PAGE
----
II. Introduction to the Neural Networks and Quantized Formats

[025] Artificial Neural Networks (ANNs or as used throughout herein,“NNs”) are applied to a number of applications in Artificial Intelligence and Machine Learning including image recognition, speech recognition, search engines, and other suitable applications. The processing for these applications may take place on individual devices such as personal computers or cell phones, but it may also be performed in large datacenters. At the same time, hardware accelerators that can be used with NNs include specialized NN processing units, such as tensor processing units (TPUs) and Field Programmable Gate Arrays (FPGAs) programmed to accelerate neural network processing. Such hardware devices are being deployed in consumer devices as well as in data centers due to their flexible nature and low power consumption per unit computation.

[026] Traditionally NNs have been trained and deployed using single-precision floating point (32-bit floating-point or float32 format). However, it has been shown that lower precision floating-point formats, such as 16-bit floating-point (floatl6) or fixed-point can be used to perform inference operations with minimal loss in accuracy. On specialized hardware, such as FPGAs, reduced precision formats can greatly improve the latency and throughput of DNN processing.

[027] Numbers represented in normal-precision floating-point format ( e.g ., a floating point number expresses in a 16-bit floating-point format, a 32-bit floating-point format, a 64-bit floating-point format, or an 80-bit floating-point format) can be converted to quantized-precision format numbers may allow for performance benefits in performing operations. In particular, NN weights and activation values can be represented in a lower- precision quantized format with an acceptable level of error introduced. Examples of lower- precision quantized formats include formats having a reduced bit width (including by reducing the number of bits used to represent a number’s mantissa or exponent) and block floating-point formats where two or more numbers share the same single exponent.

[028] One of the characteristics of computation on an FPGA device is that it typically lacks hardware floating-point support. Floating-point operations may be performed at a penalty using the flexible logic, but often the amount of logic needed to support floating-point is prohibitive in FPGA implementations. Some newer FPGAs have been developed that do support floating-point computation, but even on these the same device can produce twice as many computational outputs per unit time as when it is used in an integer mode. Typically, NNs are created with floating-point computation in mind, but when an FPGA is targeted for NN processing it would be beneficial if the neural network could be expressed using integer arithmetic. Examples of the disclosed technology include hardware implementations of block Floating-point (BFP), including the use of BFP in NN, FPGA, and other hardware environments.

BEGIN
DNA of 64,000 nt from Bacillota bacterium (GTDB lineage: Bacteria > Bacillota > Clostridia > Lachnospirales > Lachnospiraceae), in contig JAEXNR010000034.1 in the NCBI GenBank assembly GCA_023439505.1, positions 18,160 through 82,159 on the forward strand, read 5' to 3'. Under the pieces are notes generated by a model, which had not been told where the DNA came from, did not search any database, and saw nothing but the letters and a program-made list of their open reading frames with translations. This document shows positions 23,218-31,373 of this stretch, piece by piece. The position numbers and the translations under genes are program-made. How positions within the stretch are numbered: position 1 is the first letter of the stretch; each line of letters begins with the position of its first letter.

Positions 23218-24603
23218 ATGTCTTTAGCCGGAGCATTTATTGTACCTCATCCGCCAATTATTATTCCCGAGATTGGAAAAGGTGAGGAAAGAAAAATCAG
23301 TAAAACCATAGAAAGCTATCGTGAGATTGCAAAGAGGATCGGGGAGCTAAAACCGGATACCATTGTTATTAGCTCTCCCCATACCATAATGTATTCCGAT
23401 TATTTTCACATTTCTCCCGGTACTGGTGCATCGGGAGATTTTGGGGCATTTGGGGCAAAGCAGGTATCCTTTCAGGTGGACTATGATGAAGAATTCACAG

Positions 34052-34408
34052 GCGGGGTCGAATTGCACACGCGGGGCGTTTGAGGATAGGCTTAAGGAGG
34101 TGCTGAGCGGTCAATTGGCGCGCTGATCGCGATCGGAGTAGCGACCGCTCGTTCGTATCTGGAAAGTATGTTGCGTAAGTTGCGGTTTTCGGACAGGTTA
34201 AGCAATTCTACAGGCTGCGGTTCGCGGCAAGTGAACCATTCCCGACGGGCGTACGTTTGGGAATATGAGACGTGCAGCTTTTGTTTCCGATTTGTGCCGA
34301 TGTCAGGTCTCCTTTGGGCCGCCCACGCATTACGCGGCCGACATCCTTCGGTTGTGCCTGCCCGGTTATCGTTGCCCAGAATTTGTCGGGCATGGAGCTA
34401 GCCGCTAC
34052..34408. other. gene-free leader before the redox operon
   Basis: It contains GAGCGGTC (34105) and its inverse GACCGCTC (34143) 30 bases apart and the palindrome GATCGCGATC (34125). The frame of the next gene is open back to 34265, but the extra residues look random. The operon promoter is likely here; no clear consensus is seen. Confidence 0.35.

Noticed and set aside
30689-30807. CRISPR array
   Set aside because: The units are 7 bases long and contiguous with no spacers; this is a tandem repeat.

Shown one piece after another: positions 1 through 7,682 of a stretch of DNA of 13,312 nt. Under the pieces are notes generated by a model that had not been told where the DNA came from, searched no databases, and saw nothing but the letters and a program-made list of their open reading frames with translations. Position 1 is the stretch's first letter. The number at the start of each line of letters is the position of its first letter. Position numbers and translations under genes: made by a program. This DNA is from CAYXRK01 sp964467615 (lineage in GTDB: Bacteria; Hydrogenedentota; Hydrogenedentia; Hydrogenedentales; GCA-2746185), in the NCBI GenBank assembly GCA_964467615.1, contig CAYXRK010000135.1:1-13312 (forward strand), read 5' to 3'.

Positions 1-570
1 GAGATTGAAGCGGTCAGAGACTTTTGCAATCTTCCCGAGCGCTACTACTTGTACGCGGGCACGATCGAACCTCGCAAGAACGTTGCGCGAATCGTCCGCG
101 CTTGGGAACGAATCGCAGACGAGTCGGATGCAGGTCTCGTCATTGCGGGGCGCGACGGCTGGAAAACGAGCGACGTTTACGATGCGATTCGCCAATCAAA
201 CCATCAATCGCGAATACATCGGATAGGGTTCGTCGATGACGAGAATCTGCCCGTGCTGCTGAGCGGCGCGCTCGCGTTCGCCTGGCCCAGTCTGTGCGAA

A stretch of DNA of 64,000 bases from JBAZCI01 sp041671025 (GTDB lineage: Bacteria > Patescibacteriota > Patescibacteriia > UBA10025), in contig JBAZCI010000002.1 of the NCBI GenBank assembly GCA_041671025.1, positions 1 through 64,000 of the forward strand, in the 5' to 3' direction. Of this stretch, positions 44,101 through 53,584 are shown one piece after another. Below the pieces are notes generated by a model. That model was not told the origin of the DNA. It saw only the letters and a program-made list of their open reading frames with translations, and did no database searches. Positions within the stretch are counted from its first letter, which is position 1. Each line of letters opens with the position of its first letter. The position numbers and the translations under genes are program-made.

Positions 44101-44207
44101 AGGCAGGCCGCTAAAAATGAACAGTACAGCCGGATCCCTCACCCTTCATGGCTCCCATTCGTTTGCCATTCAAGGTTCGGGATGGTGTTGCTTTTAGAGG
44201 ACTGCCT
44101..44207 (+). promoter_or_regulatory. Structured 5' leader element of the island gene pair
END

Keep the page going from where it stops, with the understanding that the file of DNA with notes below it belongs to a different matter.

[029] A typical floating-point representation in a computer system consists of three parts: sign (s), exponent (e), and mantissa (m). The sign indicates if the number is positive or negative. The exponent and mantissa are used as in scientific notation:

Value = s x m x 2 e

[030] Any number may be represented, within the precision limits of the mantissa. Since the exponent scales the mantissa by powers of 2, just as the exponent does by powers of 10 in scientific notation, the magnitudes of very large numbers may be represented. The precision of the representation is determined by the precision of the mantissa. Typical floating-point representations use a mantissa of 10 (float 16), 24 (float 32), or 53 (float64) bits in width. An integer with magnitude greater than 2 53 can be approximated in a float64 floating-point format, but it will not be represented exactly because there are not enough bits in the mantissa. A similar effect can occur for arbitrary fractions where the fraction is represented by bits of the mantissa that take on the value of negative powers of 2. There are many fractions that cannot be exactly represented because they are irrational in a binary number system. More exact representations are possible in both situations, but they may require the mantissa to contain more bits. Ultimately, an infinite number of mantissa bits